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Scaling laws are a concept in science and engineering. It refers to variables which change drastically depending on the scale (size) being considered. For example, if you tried to build a 50-ton mining vehicle using the same engineering assumptions as a 2-ton car, you would probably end up with a vehicle that doesn't even run. The term "scaling laws" often appears when considering the design of a construct that is unusually large or small, so that careful thought is necessary to extend principles of typical-sized constructs to unusually-sized constructs.
Some scaling laws are simple. For instance, "for a three-dimensional construct, volume increases with the cube of linear dimensions." This simply means that for every 10 times increase in linear dimensions, the construct's volume increases by a factor of 1000. This is significant for designing machines or structures: if you wanted to double the capacity of a water tower, you'd only increase its linear dimensions by a few dozen percent, rather than doubling them. Simple but true.
There are more complex variations of scaling laws. Some of the most interesting manifestations of scaling laws are being found in the areas of microtechnology and nanotechnology, where engineers must both cope with and exploit unusual properties resulting from small scales. In microfluidics, some of these unusual properties include laminar flow, surface tension, electrowetting, fast thermal relaxation, electrical surface charges, and diffusion. For instance, in fluid chambers with sizes smaller than about half a millimeter, the flow is laminar, meaning that two converging channels cannot mix through turbulence, as on the macro-scale, and must instead mix through diffusion. There are many other examples of scaling laws here.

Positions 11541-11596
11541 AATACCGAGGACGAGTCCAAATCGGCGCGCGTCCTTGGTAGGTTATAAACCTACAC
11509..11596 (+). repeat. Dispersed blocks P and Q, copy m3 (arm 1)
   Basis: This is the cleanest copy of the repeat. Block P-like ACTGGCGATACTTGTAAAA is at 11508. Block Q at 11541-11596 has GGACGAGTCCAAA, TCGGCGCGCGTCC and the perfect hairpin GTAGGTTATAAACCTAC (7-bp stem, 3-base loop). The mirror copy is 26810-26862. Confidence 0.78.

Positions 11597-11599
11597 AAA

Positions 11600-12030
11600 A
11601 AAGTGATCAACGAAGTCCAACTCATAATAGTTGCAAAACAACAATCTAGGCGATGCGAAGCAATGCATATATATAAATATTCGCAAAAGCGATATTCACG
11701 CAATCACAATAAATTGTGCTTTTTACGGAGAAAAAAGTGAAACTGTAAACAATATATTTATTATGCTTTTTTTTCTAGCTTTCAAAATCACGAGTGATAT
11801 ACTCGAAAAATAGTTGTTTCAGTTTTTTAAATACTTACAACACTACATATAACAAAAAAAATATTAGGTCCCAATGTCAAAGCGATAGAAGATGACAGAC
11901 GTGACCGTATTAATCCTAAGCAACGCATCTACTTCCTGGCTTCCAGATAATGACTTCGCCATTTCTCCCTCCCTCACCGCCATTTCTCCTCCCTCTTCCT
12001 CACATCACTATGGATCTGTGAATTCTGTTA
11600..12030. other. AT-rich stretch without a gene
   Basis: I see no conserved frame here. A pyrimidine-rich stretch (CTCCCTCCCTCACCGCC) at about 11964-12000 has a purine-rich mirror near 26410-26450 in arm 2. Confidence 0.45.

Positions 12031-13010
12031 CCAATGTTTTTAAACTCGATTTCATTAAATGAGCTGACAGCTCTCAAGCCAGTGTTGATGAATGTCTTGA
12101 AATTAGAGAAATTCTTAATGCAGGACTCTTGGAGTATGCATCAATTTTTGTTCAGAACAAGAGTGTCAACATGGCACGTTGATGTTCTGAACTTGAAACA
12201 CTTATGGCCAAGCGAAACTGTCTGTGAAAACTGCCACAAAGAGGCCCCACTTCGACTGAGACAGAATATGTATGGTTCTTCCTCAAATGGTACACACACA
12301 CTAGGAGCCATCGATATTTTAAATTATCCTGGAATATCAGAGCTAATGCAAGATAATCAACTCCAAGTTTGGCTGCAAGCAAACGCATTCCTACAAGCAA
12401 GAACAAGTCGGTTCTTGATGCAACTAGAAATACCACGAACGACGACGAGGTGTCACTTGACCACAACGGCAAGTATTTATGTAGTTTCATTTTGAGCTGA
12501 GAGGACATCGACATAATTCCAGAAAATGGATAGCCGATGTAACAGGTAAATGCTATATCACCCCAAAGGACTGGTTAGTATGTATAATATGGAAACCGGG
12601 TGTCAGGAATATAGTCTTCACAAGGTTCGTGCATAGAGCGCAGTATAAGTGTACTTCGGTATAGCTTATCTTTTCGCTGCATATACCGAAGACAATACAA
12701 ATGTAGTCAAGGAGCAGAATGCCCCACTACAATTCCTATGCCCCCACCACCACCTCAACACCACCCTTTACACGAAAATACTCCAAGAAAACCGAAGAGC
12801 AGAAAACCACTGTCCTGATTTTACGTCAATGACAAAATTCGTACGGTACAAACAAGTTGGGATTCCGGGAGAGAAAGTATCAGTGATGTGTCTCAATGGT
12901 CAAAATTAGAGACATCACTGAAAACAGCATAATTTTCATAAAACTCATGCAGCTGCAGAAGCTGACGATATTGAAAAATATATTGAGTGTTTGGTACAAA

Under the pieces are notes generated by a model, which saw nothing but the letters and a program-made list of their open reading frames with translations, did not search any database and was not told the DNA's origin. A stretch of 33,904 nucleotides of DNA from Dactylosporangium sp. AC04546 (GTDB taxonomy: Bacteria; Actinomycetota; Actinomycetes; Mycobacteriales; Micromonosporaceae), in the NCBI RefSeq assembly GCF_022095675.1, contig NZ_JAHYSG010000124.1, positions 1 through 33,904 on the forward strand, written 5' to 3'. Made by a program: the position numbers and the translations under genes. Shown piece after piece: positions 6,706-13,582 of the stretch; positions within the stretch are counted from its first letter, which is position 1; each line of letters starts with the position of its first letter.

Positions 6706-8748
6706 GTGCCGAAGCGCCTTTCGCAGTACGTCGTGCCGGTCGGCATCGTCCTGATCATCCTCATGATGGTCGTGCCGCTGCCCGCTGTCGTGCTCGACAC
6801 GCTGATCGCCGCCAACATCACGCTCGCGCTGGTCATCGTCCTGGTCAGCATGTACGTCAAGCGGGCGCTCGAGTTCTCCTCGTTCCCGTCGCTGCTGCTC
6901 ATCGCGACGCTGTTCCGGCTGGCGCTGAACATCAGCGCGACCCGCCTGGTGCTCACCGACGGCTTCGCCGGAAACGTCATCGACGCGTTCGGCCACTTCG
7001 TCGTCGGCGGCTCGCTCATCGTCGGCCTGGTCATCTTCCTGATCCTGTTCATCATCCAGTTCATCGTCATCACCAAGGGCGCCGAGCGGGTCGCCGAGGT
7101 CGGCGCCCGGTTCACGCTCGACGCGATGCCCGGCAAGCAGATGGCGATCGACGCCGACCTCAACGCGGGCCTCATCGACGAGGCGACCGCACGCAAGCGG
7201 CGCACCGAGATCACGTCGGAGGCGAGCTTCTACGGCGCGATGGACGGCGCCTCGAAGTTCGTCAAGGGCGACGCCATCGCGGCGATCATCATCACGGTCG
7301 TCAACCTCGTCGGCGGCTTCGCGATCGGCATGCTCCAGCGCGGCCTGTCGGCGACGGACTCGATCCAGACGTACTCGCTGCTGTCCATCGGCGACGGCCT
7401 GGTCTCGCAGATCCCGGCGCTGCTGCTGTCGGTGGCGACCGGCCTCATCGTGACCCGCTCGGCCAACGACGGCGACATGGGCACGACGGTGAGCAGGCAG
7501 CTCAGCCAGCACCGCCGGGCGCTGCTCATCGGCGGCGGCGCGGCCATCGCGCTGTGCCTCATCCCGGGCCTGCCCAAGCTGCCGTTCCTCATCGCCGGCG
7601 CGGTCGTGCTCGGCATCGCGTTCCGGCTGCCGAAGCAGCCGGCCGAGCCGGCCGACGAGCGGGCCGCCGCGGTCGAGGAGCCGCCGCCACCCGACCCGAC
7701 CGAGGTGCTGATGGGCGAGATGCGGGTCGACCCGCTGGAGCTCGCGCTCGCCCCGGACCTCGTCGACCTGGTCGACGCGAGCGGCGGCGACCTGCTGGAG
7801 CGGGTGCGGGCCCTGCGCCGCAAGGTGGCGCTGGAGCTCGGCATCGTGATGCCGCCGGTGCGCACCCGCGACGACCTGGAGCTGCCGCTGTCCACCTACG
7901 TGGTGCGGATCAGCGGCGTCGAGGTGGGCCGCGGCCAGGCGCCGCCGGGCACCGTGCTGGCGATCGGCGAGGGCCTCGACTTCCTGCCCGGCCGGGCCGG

When certain properties are retained regardless of the scale, it is called scale invariant. Examples include anything that occurs on all size scales, including the phenomenon of avalanches, wear and tear in electrical insulators, percolation of fluids through disordered media, and the diffusion of molecules in solution. As we learn more about physics and mechanics, we discover interesting new scale-invariant phenomena. In general, most physical properties vary with scale.
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